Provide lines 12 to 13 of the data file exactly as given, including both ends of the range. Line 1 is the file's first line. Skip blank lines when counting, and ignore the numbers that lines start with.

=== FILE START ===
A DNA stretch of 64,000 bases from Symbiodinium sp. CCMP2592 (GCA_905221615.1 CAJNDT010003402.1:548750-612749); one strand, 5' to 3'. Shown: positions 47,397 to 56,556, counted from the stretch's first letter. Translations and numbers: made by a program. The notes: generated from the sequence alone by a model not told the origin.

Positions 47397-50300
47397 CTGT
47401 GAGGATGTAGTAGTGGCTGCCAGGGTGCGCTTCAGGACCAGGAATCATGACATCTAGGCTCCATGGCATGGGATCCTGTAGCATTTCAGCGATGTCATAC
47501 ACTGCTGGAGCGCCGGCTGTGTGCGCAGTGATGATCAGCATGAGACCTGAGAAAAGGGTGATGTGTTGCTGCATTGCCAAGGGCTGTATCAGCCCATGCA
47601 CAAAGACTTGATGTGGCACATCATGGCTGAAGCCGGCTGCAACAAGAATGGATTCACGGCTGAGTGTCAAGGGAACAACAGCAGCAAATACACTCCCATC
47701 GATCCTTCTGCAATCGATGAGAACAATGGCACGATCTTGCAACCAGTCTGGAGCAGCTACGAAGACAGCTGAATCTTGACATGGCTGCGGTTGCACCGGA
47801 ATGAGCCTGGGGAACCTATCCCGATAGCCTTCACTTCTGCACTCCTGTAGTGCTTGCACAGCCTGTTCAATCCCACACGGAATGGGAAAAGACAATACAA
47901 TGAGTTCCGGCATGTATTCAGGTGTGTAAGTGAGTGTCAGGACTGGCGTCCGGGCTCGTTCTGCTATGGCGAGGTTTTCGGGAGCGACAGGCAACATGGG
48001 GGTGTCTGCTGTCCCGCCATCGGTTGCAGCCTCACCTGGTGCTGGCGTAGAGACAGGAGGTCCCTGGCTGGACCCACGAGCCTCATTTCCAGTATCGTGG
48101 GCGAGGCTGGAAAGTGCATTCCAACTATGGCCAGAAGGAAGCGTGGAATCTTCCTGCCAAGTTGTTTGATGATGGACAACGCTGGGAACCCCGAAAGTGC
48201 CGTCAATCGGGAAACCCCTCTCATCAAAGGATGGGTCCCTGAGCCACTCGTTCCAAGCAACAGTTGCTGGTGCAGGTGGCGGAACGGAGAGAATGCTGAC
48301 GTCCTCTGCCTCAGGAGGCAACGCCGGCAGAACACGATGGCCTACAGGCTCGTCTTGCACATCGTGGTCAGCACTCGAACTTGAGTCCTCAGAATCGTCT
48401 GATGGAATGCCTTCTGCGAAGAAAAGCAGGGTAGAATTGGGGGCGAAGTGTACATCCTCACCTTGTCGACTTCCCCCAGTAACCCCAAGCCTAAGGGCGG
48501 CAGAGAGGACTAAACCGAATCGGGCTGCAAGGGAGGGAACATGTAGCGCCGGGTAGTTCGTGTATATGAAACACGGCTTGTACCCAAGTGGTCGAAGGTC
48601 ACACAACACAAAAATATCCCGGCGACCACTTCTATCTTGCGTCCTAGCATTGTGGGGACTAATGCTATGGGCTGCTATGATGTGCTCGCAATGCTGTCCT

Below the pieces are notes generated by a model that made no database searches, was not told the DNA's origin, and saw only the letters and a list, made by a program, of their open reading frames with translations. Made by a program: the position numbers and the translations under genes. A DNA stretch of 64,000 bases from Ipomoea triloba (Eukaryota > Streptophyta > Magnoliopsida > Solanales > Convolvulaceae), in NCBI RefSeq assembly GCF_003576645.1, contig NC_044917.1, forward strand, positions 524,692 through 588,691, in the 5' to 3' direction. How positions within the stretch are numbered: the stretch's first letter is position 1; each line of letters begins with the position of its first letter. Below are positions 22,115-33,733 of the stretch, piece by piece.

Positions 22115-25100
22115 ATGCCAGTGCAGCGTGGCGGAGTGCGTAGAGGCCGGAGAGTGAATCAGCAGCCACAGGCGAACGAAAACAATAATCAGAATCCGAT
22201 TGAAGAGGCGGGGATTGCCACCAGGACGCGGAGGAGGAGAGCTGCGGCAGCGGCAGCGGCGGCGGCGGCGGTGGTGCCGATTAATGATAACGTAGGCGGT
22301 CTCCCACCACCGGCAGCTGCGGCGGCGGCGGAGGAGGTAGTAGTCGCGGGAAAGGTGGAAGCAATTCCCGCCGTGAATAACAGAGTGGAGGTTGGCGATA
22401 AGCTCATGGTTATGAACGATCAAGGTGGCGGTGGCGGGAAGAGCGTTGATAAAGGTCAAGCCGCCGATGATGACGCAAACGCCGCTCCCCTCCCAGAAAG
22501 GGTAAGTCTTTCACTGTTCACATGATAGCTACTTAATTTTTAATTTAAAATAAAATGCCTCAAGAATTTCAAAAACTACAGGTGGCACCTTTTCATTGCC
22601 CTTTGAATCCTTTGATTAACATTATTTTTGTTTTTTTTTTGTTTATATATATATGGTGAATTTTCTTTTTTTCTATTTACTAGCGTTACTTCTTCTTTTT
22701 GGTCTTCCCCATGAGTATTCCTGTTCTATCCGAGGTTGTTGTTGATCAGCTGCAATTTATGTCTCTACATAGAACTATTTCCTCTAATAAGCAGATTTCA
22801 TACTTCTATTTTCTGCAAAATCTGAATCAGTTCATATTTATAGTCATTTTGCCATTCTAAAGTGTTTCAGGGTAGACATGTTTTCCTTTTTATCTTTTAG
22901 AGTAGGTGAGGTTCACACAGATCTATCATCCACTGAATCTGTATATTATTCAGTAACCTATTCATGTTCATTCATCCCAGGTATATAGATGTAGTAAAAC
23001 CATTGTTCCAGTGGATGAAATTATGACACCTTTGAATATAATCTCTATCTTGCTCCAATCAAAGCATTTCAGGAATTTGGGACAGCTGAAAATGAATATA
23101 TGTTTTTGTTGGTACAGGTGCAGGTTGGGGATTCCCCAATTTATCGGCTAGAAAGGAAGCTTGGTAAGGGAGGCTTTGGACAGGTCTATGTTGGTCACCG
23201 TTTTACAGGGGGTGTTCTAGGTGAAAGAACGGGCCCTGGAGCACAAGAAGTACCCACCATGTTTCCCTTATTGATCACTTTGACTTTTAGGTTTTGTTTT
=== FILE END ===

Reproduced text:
48201 CGTCAATCGGGAAACCCCTCTCATCAAAGGATGGGTCCCTGAGCCACTCGTTCCAAGCAACAGTTGCTGGTGCAGGTGGCGGAACGGAGAGAATGCTGAC
48301 GTCCTCTGCCTCAGGAGGCAACGCCGGCAGAACACGATGGCCTACAGGCTCGTCTTGCACATCGTGGTCAGCACTCGAACTTGAGTCCTCAGAATCGTCT